It’s easy to accept what’s happening when it’s generally all good. But when it’s not, what do you do? When I reached the point of not being able to fix the problems, still viewing life as one problem after another, my purpose seemed unclear and I completely lost my bearing along with any semblance of peace.


Thanks to God working through some great people, I’m learning how to find God’s peace in the “present” moment. I’m learning how to take control of my thoughts and not identify with them (2 Cor 10:5). When I do this, I find purpose and contentment in the smallest things. I no longer need to know what the big picture is. In this way, I seem to be able to accept what is, without fighting against it or seeing it as a problem. This includes being able to accept some serious stuff that a few months ago would have sent me over the proverbial edge, and possibly the literal one. As with my recent story, God allows us to go through hard things to help us learn and grow. Just like with physical exercise, our spirits grow, or we grow spiritually when we go through “difficulties”. If you’re like I was and see hardship as God not blessing me or me not pleasing God, it makes sense that we would suffer as a result.


If we see what we’ve historically labeled as “difficulty” as an opportunity for growth, will our perspective be different? It’s really not even about that, if God really is in control and I’m really not, He has allowed whatever is happening in my life and when I view it as a problem, I am making myself “against God”. When I completely let go of illusory control, I can accept whatever happens and have peace in the midst of it… as though what the Bible says about this is true.


By the way, I’m not referring to my man-made, self-important “theology” that I’ve developed with my keen sensibilities and superior intellect - I’m referring to the truth of God… which can hardly be explained with human words. It’s the truth that was exemplified when Paul and Silas were joyfully singing in their jail cell after having been beaten. It’s the truth that showed itself just after Paul and Silas were singing ... that shook the ground and broke open prison doors and walls!!!


Let us NOT lean on our own understanding, especially people like me who tend to think they’re pretty smart.


Practical steps that help me be more present

Like I said earlier, waiting until the wheels are falling off to start working on being present isn’t a good plan. Of course, that’s what most all of us do. Also, if you’re enjoying the blissful peace and tranquility of being present, stand by just a moment as God’s about to allow an opportunity for growth to come your way.;-)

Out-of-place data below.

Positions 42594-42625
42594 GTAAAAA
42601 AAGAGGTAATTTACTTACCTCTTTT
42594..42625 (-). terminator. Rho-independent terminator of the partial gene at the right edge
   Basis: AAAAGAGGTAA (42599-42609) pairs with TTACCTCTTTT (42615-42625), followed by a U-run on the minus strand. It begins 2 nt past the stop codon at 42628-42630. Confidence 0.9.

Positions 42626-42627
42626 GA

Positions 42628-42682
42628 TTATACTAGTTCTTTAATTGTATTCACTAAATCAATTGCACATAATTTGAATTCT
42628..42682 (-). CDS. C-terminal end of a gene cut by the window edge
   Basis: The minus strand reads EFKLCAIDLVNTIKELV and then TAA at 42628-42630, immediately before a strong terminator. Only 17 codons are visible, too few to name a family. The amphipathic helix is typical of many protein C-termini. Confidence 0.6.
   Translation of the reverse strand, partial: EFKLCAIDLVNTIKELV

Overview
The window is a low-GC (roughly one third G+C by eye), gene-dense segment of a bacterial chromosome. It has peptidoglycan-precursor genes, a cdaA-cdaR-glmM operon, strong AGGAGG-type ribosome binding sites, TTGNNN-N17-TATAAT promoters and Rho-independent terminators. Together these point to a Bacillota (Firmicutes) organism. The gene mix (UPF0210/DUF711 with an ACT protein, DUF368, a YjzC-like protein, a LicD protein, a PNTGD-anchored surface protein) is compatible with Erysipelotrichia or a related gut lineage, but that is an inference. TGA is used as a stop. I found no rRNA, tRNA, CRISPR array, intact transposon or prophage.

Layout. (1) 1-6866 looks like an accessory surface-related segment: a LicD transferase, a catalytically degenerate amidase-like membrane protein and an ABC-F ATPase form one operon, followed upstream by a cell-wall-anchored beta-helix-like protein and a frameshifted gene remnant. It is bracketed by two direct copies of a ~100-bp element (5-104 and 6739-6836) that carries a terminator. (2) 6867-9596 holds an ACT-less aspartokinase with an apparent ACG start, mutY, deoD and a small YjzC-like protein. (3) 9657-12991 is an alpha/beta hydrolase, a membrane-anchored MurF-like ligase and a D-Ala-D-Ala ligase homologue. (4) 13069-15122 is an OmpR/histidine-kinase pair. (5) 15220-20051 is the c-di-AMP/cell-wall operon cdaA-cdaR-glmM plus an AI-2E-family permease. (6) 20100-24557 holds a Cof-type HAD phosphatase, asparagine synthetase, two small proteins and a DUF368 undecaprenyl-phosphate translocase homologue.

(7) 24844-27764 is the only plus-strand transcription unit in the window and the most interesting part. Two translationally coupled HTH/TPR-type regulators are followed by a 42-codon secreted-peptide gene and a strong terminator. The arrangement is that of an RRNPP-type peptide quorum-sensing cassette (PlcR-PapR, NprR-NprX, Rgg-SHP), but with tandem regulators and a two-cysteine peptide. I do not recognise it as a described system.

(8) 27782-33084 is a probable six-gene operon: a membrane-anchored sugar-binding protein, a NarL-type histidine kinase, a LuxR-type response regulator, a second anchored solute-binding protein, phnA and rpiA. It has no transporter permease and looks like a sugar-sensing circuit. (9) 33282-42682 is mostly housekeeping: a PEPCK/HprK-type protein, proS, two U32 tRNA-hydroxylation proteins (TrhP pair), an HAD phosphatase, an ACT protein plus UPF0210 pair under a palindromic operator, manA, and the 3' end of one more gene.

I’ve discovered that I do way better with the “difficulties” of everyday life when I do my spiritual practice every day without fail. My spiritual practice consists of prayer, meditation, and scripture - every day. It started when I was taught to realize that the voice in my head was not me. I then started to observe it instead of identifying with it and allowing it to run unobstructed in my mind. Also, breath meditation has allowed me to quiet the voice in my head which has been a huge part of me finding the peace of God again. Meditation is hard for me as I’ve always had an abundantly active mind. That’s why it’s so important for me to meditate daily. How can we experience God’s peace when our minds are constantly tormented? I for one cannot! I also pray every morning, in fact, it’s the first thing I do when I wake every day. I repeat some rote prayers which help me remember that I am relinquishing the illusion of control and that I submit myself to God’s purpose for my life. The more I do this, the more the prayers come to mind whenever some trigger happens or the voice in my head starts spinning its tales. Also, I can do breathe meditation anytime throughout the day to help bring me back to the present moment. Sometimes it’s only for a breath or two, but it helps me immensely.


Since I’ve been doing this every day, God’s peace has returned in a marvelous way. Another thing I’ve noticed is that the scriptures I read seem much clearer and more impactful.


On this strange journey of life, it took me going into the depths of darkness to finally find the Light! Life is the proving ground of God’s word and I’m thankful that He is true!